Hofstadler’s law states that everything always takes longer than you expect, even when you take Hofstadler’s Law into account; and that for me has been the story of the development of online and social gaming over the last few years. Mobile has been threatening to take off forever; tablets and iPads have shown glimpses of a better user experience, but it has been slow to materialise. Regulation, particularly in the US, has been the talk of the industry for years, but, in reality, the situation has hardly changed for some time. Social Gaming, which arrived with such a bang, has lost momentum while the quest for a real money/social gaming hybrid seems to be as elusive as ever. Yet, as we consider what has happened in 2012, there is a real sense that the cycle race in the Veladrome has moved from a phase where every cyclist is going as slowly as they can, to one where someone has made a break and the rest of the field are all now in hot pursuit.
2012, for example, has been the year when mobile has exploded in the gaming sector and shows no sign of slowing down. At Virgin Games, over a third of our registration and a fifth of our revenues are now derived from mobile. A recent Com Score US Internet Report predicted that the number of mobile internet users would surpass desktop Internet users by 2014. There’s been a 47% increase in smartphone users (106.7 million, or 45.6 % of the United States mobile population) between March 2011 and March 2012, and Android now has 51% of smartphone market share, up from 35% last year, while multi-device ownership (meaning tablets and phones) is also significantly up, increasing by 308% since March 2011.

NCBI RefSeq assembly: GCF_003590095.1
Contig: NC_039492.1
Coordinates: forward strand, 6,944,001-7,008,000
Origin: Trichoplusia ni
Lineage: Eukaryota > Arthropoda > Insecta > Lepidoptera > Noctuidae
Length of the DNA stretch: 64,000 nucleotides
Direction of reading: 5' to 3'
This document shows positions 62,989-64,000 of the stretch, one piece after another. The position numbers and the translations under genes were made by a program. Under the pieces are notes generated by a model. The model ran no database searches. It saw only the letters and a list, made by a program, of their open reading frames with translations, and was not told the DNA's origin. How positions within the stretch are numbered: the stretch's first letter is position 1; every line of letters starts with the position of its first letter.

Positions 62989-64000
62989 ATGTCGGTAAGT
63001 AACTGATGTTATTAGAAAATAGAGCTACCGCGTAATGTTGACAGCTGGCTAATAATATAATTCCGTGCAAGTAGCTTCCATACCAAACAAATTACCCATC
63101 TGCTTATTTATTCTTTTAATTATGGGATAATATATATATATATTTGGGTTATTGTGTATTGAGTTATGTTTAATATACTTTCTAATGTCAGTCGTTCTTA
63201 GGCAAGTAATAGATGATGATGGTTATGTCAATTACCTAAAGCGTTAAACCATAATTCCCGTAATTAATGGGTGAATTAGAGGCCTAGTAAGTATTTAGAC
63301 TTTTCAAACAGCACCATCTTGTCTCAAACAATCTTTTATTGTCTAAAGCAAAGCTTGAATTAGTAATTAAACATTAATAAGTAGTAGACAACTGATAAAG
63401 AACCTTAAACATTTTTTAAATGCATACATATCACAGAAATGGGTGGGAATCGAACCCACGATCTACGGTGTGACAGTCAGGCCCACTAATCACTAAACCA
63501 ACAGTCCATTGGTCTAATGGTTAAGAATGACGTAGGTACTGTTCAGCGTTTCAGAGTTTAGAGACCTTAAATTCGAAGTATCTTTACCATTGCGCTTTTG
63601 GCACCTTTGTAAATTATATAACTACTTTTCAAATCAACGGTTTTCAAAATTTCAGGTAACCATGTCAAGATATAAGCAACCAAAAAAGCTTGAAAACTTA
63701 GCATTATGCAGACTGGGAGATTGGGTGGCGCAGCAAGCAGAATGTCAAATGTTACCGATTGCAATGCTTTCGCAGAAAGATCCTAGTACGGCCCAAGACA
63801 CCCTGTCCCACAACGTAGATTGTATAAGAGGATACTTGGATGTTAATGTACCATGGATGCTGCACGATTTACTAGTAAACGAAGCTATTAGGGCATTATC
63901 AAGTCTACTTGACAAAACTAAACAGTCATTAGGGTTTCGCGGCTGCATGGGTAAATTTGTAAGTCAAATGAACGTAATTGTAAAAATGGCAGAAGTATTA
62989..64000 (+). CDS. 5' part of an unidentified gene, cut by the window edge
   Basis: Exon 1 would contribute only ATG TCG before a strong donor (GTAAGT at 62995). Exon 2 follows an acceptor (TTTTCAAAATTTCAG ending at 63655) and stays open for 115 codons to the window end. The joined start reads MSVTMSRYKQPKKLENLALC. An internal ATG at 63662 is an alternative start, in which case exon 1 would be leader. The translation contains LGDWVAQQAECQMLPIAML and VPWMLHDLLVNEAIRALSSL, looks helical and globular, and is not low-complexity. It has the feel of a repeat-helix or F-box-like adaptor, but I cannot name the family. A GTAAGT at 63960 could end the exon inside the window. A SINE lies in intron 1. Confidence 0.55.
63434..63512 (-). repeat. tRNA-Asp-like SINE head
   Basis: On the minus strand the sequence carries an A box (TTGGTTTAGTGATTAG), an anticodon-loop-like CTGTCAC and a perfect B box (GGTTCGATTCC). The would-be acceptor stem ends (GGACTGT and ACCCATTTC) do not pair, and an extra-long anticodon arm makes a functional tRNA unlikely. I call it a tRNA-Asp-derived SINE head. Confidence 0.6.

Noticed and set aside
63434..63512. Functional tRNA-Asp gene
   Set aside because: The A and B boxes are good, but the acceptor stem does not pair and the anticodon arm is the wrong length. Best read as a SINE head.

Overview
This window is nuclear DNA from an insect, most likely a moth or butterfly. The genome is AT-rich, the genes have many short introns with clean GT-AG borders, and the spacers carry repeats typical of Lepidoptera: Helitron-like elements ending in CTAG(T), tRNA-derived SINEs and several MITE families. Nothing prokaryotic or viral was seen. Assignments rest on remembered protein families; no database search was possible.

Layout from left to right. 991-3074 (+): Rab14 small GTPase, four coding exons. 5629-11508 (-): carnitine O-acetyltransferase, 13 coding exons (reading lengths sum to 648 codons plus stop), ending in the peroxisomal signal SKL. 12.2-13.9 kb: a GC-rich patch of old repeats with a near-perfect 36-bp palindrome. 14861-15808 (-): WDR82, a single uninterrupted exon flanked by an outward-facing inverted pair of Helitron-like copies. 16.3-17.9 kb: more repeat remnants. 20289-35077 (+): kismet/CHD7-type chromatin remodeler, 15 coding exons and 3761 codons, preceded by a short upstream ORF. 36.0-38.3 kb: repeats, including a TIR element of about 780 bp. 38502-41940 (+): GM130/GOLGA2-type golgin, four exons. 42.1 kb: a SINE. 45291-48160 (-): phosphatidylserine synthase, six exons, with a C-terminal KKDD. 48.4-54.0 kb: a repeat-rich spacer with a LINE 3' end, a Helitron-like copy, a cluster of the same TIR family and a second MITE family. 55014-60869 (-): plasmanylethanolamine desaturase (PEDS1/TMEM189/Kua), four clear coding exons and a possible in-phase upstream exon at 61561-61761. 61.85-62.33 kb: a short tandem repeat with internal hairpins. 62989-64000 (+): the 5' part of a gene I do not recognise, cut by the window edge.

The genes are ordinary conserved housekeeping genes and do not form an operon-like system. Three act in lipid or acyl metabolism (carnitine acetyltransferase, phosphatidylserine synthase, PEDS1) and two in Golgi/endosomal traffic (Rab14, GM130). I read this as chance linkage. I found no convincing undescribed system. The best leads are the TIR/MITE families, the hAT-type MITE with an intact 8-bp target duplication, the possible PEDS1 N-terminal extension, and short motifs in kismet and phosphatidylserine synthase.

That is phenomenal growth and is happening because we are no longer at a time when technology – and what it enables – is leading consumers and rather, it is the reverse with technology now able to deliver what consumers want, when they want it and on whatever device they want. Positive choice is now freely available both in terms of distribution and content. As Gerard Cunningham, Chief Executive of Kool Bet, said, we are no longer “trying to jam a desktop experience into mobile”.